Science shows that sometimes, people need to Just. Stop. Working. Because, as it turns out, not taking vacation time is a terrible idea. It’s bad for efficiency and for the economy. Study after study has demonstrated that taking vacations results in higher worker productivity, stronger workplace morale, greater employee retention, and significant health benefits.
“Taking time away from work and routine allows the body to replenish and repair itself”, according to Karen Matthews of Mind-Body Center at the University of Pittsburgh. Their survey of 1400 participants revealed that leisure activities, including taking vacations, contributed to higher positive emotional levels and less depression. Other reported benefits? Lower blood pressure, lower stress hormones and… smaller waistlines!
Clinical psychologist Deborah Mulhern has also found that people who don’t take enough time to relax may find it more difficult to relax in the future. “Without time and opportunity to do this, the neural connections that produce feelings of calm and peacefulness become weaker, making it actually more difficult to shift into less-stressed modes,” she said. “What neuroscience is showing is that we require down time in order for our bodies to go through the process of restoration. It is only when we are safe from external stresses that our bodies can relax enough to activate restoration.”
Post-vacation benefits are both mental and physical
Employees return from vacation refreshed, relaxed, and demonstrably more productive. They also report feeling more creative after they’ve disconnected from work. And managers return to work as more focused business leaders after some serious downtime.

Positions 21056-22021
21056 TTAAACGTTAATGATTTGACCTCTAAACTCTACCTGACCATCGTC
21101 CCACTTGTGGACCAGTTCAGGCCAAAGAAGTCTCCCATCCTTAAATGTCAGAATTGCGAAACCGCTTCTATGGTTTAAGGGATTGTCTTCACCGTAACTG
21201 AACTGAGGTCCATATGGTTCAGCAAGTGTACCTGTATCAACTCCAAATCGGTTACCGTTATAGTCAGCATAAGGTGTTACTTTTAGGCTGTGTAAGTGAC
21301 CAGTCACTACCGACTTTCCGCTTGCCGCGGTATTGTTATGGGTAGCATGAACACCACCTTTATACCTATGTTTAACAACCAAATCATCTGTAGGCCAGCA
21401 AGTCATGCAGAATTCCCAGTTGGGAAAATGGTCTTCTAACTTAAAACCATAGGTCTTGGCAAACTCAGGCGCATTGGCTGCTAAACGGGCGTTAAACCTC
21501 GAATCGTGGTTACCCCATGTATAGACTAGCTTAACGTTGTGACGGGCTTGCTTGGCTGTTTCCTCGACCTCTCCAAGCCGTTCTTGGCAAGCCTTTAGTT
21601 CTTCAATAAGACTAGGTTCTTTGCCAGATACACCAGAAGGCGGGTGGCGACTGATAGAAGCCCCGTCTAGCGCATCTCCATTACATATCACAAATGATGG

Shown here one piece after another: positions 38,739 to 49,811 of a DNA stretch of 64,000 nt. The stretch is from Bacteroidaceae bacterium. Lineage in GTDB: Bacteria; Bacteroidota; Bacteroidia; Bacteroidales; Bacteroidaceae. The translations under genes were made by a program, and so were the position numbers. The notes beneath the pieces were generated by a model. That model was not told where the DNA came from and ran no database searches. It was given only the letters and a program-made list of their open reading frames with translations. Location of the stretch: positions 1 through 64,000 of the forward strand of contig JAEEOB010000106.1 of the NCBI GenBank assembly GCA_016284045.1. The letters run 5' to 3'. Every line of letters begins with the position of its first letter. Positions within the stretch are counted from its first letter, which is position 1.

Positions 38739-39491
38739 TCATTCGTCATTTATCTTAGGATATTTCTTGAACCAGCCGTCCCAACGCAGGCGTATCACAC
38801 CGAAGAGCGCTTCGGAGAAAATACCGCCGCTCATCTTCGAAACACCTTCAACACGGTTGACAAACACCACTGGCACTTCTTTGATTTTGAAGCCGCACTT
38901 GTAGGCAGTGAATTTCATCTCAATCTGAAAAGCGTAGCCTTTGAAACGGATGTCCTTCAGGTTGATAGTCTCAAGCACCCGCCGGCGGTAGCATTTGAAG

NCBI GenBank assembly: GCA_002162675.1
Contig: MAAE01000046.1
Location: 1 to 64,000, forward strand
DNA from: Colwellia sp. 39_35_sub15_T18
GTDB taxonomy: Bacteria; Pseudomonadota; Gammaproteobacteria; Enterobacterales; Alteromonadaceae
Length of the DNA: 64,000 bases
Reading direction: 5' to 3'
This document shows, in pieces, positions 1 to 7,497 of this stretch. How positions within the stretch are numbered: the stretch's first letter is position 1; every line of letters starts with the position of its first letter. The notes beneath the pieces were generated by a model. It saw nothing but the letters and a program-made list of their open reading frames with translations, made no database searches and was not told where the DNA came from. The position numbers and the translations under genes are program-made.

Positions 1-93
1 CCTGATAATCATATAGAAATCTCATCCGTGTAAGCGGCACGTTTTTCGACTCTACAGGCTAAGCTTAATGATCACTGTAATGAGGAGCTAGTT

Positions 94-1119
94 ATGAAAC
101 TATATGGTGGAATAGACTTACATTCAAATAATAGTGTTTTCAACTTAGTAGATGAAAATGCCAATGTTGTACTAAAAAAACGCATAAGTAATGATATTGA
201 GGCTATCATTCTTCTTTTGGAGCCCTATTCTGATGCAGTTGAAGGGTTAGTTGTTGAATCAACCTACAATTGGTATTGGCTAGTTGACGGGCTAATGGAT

Francine Lederer, a clinical psychologist specializing in stress and relationship management, says “Most people have better life perspective and are more motivated to achieve their goals after a vacation.” She calls the impact of vacations on mental health “profound.”
Conflict and tension in the workplace are also reduced thanks to vacations. When Tony Schwartz was creating The Energy Project (an organization aiming to increase productivity and well-being at work), he realized that his employees were burning out “and it showed up in a collective tendency to be more emotionally reactive — shorter and sharper — and more willing to settle for an easy solution rather than do the hard work necessary to get the best result”.
In an article for the New York Times, Daniel J. Levitin, author of The Organized Mind: Thinking Straight in the Age of Information Overload, wrote that giving our brains time to totally disconnect and daydream can provide “our moments of greatest creativity and insight.” He adds, “If we can train ourselves to take regular vacations — true vacations without work… we will be in a more powerful position to start solving some of the world’s big problems. And to be happier and well rested while we’re doing it”.
Managers should encourage employees to use all of their vacation days – without sending them on a guilt trip! And employees should understand that downtime is equally essential to managers and other executives in high-stress positons – and not just a “perk”.